Case: Hydro One Networks Inc. v. Shiner, 2023 ONCA 346 (CanLII)

Keywords: prescriptive easement; Real Property Limitations Act, R.S.O. 1990, c. L. 15


Hydro One Networks Inc. (“Hydro One”) applies for a declaration that it holds a permanent easement by prescription over a portion of road on the Respondent’s land. The road gives Hydro One access to transmission lines and towers built in the 1930s, and over which an easement was granted and registered in 1948 and 1950 respectively. (See paras. 1-2).

The issue before the Application Judge (Parfett J.): whether Hydro One’s use is of sufficient nature and duration to meet the test for prescriptive easement prior to registration of the lands under the Land Titles Act, R.S.O. 1990, c. L.5. (See para. 2). The Application Judge declines to make the declaration. However, the Court of Appeal (Doherty, Feldman, and Trotter JJ.A.) allows the appeal, with costs. (See paras. 3, 60).


At paras. 38-40 of their reasons, the Court of Appeal outlined the legal requirements for a prescriptive easement.

The starting point of the analysis is s. 31 of the Real Property Limitations Act, which sets a 20-year or 40-year period for the creation of prescriptive easements, and the “doctrine of lost modern grant”. (See para. 38; see also Balogh v. R.C. Yantha Electric Ltd., 2021 ONCA 266 at para. 6).

According to the Court of Appeal, “a prescriptive easement can be established after 20 years of continuous, uninterrupted, open and peaceful use without objection by the owner of the servient tenement if it was as of right, meaning without permission of the owner of the servient tenement.” (See para. 40).

Citing Carpenter v. Doull-MacDonald, 2017 ONSC 7560 at paras. 42-47, the Court noted that the owner of the “servient tenement” must have “knowingly acquiesced to the establishment of the easement, not just granted permission or a license to use the land”. Importantly, after 40 years, the Court of Appeal says the right is “absolute unless permission to use the land was given in writing during the 40 years”. (See para. 40).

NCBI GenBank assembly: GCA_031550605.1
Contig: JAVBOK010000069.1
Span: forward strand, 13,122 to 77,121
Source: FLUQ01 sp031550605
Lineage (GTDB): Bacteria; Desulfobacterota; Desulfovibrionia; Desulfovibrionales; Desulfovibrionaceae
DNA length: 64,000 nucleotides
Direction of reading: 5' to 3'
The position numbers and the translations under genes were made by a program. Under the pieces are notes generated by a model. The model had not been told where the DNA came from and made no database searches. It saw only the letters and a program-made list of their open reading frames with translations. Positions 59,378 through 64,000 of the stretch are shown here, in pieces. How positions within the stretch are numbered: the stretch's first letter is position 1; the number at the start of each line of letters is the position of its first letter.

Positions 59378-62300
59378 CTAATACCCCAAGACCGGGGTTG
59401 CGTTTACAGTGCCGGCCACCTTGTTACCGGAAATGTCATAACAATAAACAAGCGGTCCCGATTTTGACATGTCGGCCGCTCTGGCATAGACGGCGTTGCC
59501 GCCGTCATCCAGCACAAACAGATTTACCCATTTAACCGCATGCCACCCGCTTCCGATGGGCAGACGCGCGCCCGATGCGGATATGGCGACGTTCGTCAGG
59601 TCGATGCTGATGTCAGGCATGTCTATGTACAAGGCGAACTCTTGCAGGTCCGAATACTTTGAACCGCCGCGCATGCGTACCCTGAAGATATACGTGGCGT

Applying this framework to the present case, the Court of Appeal found that “[t]he weight of the evidence” before the Application Judge was of “a pattern of use…which was open, peaceful and uninterrupted from 1966 to 2018” – all of which was sufficient to satisfy the “continuous” criterion within the meaning of the jurisprudence. (See para. 52).

Considering the available evidence, the Court of Appeal noted that an unsworn letter tendered by the Respondent was not admissible evidence: “[m]erely marking a document an exhibit to an affidavit does not convert it into admissible evidence, particularly where it is tendered for the truth of its contents”. (See para. 54, citing L.M.U. v. R.L.U., 2004 BCSC 95 at para. 32). By way of contrast, the Court of Appeal observed that Hydro One’s evidence was sworn and not challenged on cross-examination. (See para. 54). Ultimately, the Court of Appeal concluded the prescriptive easement was established on the record before the Court. (See para. 56).

The Court of Appeal allowed the appeal, granted a declaration that Hydro One had a permanent prescriptive easement over the lands in question, and ordered that the Respondent remove any obstacles restricting access (together with a permanent injunction regarding same). The Court declined to direct the involvement of the Ontario Provincial Police or local police. (See paras. 58-59).

Counsel for the Appellant: Reeva Finkel, Brendan Jones, and Ines Ferreira (Blaney McMurtry LLP, Toronto)

Counsel for the Respondent: Marc Kemerer (Devry Smith Frank LLP, North York)

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